BREEDING FOR PRODUCTION...EGGS AND OR MEAT.

Discussion in 'General breed discussions & FAQ' started by hellbender, Dec 27, 2013.

  1. gjensen

    gjensen Overrun With Chickens

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    This is a positive and helpful contribution. I hope that some will consider this.

    Practical experienced revealed this to me, while experimenting along the way. (The dreaded cross breeding etc. that I used to do) What I noticed was that a percentage of the frame would be established before they began really filling out. The birds with the taller and longer frames would take more time for them to be established, and you could even do the slow maturing breeds with big frames harm by pushing them to much.
    What I was looking at was the growth curve, and at what ages they reached an appropriate weight to harvest. What I began to notice was that there was a tendency for the shorter birds (in length) to fill out an fill out sooner, or for the smaller lighter birds to mature sexually at a younger age. Because I was cross breeding etc. I had a lot of variability to look at.
    There is a certain tendency.

    This is how my love affair started with NHs. I came to appreciate the shorter and wider birds. They had better early carcasses. It is no coincidence that they should be shorter and wider than the Rhode Island Red, and that they became more popular than the Rhode Island Red concerning the production of meat. Intentional selection for early weights and maturity from a single breed, bred them shorter and wider. It did help that I preferred the lighter red color, and that the black tail had more contrast, along with the ticking. LOL.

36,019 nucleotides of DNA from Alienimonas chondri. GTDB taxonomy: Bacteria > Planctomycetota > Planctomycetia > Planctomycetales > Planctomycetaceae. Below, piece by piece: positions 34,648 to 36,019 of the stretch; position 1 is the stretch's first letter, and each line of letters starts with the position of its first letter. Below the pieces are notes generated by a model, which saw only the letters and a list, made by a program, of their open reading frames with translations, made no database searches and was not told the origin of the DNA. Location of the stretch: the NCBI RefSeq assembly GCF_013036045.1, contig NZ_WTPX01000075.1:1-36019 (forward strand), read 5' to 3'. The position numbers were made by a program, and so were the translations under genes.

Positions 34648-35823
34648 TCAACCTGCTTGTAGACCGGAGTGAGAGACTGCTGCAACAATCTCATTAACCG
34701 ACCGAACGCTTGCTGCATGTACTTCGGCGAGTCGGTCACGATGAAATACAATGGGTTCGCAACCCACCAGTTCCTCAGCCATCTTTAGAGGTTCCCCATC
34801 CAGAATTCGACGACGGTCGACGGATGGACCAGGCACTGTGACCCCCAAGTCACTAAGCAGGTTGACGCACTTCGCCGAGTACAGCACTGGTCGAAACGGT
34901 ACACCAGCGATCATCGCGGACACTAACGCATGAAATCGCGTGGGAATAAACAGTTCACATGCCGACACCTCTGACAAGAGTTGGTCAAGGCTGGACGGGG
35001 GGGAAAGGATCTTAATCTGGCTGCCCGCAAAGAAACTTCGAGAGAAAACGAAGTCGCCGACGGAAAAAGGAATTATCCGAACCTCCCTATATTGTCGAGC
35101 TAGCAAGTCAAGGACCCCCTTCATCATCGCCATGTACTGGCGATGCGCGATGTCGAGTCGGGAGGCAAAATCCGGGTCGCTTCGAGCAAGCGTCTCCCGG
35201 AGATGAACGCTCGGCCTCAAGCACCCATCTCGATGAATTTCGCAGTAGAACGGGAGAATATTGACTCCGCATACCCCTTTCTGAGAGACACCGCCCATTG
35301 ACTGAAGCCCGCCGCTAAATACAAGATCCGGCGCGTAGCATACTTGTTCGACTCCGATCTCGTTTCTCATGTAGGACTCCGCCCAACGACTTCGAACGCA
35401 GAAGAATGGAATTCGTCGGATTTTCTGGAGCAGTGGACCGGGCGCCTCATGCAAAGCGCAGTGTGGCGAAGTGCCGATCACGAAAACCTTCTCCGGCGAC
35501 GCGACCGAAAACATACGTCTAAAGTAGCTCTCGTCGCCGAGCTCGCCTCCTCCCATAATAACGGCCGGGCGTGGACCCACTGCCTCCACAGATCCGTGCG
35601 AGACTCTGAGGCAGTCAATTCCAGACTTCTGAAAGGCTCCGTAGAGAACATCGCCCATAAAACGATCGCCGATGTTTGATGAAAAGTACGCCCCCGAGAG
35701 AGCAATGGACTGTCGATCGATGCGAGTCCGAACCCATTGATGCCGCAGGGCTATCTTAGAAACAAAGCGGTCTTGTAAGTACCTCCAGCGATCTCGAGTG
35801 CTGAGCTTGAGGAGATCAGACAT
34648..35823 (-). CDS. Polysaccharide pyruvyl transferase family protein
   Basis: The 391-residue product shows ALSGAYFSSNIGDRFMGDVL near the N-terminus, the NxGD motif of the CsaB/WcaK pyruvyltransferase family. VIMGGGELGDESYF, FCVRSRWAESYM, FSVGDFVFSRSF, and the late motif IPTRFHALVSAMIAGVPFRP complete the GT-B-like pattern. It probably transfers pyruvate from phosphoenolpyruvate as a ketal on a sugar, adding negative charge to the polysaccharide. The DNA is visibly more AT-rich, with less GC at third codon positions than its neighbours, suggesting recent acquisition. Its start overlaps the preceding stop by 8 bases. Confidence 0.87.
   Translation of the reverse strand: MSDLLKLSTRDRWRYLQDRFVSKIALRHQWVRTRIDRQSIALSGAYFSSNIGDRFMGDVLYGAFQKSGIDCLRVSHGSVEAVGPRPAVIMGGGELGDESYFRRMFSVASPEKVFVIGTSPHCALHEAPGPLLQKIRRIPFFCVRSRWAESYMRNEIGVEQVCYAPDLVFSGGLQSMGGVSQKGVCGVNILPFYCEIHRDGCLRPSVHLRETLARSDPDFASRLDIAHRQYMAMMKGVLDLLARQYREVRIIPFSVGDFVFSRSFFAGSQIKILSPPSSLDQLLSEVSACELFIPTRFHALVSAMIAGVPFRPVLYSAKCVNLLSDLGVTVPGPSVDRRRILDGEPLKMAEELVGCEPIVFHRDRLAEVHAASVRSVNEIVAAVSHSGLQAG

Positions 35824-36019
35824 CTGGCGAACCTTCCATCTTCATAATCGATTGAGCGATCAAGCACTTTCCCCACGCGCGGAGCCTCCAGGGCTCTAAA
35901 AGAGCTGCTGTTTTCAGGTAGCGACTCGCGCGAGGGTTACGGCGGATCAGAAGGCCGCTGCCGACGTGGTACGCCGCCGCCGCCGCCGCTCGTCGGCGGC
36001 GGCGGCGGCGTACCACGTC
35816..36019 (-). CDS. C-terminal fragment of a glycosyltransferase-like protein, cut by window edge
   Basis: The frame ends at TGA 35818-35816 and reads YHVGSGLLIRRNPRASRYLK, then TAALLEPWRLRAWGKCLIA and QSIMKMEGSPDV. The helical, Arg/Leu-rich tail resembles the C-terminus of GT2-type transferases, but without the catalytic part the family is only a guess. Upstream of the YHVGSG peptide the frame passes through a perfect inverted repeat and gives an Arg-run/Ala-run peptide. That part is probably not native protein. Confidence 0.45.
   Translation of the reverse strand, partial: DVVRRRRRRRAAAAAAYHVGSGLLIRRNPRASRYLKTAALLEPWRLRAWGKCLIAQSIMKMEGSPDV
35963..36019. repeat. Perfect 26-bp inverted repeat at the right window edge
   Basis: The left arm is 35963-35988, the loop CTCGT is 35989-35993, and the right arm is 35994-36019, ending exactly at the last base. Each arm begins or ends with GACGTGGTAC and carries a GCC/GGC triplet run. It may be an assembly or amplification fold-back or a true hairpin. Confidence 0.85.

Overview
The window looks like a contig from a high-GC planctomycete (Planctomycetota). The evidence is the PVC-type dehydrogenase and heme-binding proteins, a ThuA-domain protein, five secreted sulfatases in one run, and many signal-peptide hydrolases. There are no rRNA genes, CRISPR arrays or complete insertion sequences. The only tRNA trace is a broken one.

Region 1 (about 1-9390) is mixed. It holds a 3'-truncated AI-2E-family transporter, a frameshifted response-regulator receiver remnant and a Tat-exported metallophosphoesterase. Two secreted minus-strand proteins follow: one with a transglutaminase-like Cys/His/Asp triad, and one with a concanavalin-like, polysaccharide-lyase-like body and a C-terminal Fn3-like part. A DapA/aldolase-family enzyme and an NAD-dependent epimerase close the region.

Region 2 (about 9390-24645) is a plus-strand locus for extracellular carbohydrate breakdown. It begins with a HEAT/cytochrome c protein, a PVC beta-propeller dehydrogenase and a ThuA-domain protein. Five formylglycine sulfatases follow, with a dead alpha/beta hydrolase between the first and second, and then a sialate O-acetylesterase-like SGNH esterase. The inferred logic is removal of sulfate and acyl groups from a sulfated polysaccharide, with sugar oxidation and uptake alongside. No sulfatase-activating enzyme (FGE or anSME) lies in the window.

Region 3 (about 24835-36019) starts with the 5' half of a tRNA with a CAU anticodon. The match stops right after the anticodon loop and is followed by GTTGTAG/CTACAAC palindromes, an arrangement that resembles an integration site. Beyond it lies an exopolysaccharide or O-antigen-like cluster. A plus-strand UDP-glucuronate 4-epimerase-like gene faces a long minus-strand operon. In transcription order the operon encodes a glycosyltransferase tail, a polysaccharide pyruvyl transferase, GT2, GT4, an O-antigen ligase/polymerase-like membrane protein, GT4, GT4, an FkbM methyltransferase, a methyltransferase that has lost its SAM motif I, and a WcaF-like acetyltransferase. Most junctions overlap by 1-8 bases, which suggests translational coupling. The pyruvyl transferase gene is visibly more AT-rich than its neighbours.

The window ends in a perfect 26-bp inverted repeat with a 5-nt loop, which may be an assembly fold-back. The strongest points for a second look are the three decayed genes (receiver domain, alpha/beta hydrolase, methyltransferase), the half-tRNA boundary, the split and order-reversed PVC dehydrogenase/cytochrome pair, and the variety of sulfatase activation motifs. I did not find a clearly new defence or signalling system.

Other illustrations on this point are the extremes. The slowest of the American Breeds to mature was the Jersey Giant. The slowest of the Mediterranean breeds to mature and develop is the Minorca. Both are the largest breeds with the most frame in their class.
    Someone commented recently that it was advised to avoid selecting the fastest maturing Jersey Giants, and historically this was sound advice. The Minorca breeders warned against the same, believing correctly that the faster birds tended towards the smaller, lighter, Leghorn type birds. The Giants advantage was extra large capons, and the Minorca's advantage was extra large eggs. Neither was expected to mature sexually, or reach the peak of their growth curve at an early age.

    Thompson, perhaps the best Rock breeder ever, emphasized appropriate size and rates. He did not want excessively fast growing birds, or excessively slow growing birds.